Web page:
Previous Page
Table Of Contents
Next Page

 

14

 

 

Notes from a Diary: Hamirpur, 1952

 

by I. H. CONYBEARE

 

Large letter MY BOAT arrived at Bombay from London on the fourteenth of November, 1952. It was my third voyage to India . M. met the ship, and it was nice to know that BABA had already arrived, having traveled all the way by tedious bus journey, making three stops to visit the tombs of Sai Baba, Upasni, and Babajan. He had had a sleepless night, but I was very glad to see that he looked a lot better than when in London last summer.

 

Baba was staying in the flat of one of his close disciples, as it was the fifteenth and the first day of the "Fiery Life," I understood "a few people" were coming in the afternoon. However, it had got around Bombay that BABA was here, and instead of a few, all the afternoon people came in single file, in and out of the room. Garland after garland arrived, to be put around BABA's neck, and as they were taken off, more would be heaped on BABA, till he was almost smothered! The heavy scent of the flowers in the hot overcrowded room began to affect me after about two hours, and I was relieved when BABA told me to go.

 

I was much gratified to learn that I was to accompany BABA on the first days of his "Fiery Life" tour, but a little consternated to discover that I would be the only woman, and a Westerner at that. However, I was sent ahead with M. and traveled first class. The journey took over twenty-four hours to Kanpur , a very dirty, large manufacturing city in the north. We spent the night in the station rest rooms, as we had to meet BABA'S train early the next morning. It was distinctly cold, for in that part of India in winter time it is often bitterly cold at night, while hot during the day's sun. The station was crowded, as every place is crowded with humanity in this densely over-populated country. The people wore the scantiest clothing, and most of the women only had cotton saris. I wondered at the resiliency of their constitution.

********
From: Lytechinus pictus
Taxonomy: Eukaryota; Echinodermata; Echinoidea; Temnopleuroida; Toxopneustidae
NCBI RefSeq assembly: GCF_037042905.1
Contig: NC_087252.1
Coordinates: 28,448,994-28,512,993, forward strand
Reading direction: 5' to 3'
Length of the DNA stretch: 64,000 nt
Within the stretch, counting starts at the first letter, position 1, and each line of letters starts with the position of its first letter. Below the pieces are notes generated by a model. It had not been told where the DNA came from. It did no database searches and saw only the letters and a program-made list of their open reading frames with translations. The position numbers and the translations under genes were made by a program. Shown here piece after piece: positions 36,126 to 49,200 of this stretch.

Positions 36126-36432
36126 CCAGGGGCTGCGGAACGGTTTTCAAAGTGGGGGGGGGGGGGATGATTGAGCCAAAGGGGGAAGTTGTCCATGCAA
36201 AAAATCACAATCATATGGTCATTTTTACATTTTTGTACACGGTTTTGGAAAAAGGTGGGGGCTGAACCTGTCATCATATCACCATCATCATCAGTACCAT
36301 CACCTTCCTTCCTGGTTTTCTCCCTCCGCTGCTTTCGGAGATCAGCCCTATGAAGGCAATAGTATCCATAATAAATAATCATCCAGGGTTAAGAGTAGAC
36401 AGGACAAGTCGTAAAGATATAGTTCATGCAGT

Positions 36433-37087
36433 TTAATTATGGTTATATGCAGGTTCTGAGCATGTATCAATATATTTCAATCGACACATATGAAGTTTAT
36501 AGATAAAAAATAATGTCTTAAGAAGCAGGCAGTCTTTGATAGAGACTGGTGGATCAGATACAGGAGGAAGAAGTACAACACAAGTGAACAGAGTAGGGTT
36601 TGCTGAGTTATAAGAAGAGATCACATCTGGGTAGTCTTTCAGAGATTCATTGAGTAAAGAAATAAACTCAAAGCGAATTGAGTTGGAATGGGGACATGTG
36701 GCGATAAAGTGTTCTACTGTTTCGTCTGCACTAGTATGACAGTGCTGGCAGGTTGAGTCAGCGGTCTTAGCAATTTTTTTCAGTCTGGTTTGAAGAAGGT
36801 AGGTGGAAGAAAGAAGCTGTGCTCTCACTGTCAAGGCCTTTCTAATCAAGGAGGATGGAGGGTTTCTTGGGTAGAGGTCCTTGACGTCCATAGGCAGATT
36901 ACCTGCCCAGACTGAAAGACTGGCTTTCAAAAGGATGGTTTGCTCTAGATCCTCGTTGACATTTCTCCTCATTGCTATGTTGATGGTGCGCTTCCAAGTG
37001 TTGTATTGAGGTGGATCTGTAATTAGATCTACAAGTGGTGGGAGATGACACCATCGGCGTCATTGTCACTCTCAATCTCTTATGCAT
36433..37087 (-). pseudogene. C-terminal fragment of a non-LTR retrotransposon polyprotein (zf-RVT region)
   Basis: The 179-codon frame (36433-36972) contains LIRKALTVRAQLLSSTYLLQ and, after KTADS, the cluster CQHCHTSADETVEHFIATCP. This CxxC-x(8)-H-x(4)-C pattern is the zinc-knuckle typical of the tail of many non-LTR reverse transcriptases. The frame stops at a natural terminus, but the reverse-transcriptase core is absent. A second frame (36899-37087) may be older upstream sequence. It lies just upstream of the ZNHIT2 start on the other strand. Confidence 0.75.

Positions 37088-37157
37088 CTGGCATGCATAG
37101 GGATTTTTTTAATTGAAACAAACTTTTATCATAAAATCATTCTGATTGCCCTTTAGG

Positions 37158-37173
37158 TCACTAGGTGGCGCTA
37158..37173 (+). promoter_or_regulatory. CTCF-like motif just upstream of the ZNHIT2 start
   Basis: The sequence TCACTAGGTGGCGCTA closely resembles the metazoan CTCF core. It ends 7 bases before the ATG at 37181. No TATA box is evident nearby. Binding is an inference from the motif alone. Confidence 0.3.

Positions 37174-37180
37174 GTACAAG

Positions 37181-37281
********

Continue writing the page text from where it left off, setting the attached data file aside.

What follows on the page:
At last BABA arrived, for the train was late; the party had traveled third class and were grimy and tired. Third class in an Indian train is an ordeal at any time, but life with BABA is no sinecure, and the men closely associated with the Master's routine work have to live the hardest and simplest lives. BABA came up to the rest rooms, and I was surprised that his first remark

 

Previous Page
Table Of Contents
Next Page